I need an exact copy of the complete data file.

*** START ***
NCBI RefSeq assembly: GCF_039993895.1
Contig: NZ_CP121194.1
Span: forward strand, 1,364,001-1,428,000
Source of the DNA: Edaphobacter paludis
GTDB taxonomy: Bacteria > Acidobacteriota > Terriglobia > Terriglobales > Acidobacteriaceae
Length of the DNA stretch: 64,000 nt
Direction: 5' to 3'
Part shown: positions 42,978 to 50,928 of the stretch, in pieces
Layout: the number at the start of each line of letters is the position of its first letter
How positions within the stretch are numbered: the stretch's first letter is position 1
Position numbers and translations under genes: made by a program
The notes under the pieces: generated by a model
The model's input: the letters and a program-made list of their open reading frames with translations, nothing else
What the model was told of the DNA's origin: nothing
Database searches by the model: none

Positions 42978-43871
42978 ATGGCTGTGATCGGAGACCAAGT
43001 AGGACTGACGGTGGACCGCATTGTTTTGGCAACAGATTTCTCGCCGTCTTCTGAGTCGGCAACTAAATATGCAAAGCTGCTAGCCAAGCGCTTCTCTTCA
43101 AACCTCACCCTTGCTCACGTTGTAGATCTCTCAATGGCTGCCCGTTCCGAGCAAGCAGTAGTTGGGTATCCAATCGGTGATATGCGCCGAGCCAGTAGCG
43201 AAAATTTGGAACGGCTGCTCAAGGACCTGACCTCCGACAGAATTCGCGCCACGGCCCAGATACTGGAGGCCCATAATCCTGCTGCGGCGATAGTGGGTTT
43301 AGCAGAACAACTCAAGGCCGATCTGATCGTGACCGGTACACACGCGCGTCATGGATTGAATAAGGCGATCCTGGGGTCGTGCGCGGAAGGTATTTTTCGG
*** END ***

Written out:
NCBI RefSeq assembly: GCF_039993895.1
Contig: NZ_CP121194.1
Span: forward strand, 1,364,001-1,428,000
Source of the DNA: Edaphobacter paludis
GTDB taxonomy: Bacteria > Acidobacteriota > Terriglobia > Terriglobales > Acidobacteriaceae
Length of the DNA stretch: 64,000 nt
Direction: 5' to 3'
Part shown: positions 42,978 to 50,928 of the stretch, in pieces
Layout: the number at the start of each line of letters is the position of its first letter
How positions within the stretch are numbered: the stretch's first letter is position 1
Position numbers and translations under genes: made by a program
The notes under the pieces: generated by a model
The model's input: the letters and a program-made list of their open reading frames with translations, nothing else
What the model was told of the DNA's origin: nothing
Database searches by the model: none

Positions 42978-43871
42978 ATGGCTGTGATCGGAGACCAAGT
43001 AGGACTGACGGTGGACCGCATTGTTTTGGCAACAGATTTCTCGCCGTCTTCTGAGTCGGCAACTAAATATGCAAAGCTGCTAGCCAAGCGCTTCTCTTCA
43101 AACCTCACCCTTGCTCACGTTGTAGATCTCTCAATGGCTGCCCGTTCCGAGCAAGCAGTAGTTGGGTATCCAATCGGTGATATGCGCCGAGCCAGTAGCG
43201 AAAATTTGGAACGGCTGCTCAAGGACCTGACCTCCGACAGAATTCGCGCCACGGCCCAGATACTGGAGGCCCATAATCCTGCTGCGGCGATAGTGGGTTT
43301 AGCAGAACAACTCAAGGCCGATCTGATCGTGACCGGTACACACGCGCGTCATGGATTGAATAAGGCGATCCTGGGGTCGTGCGCGGAAGGTATTTTTCGG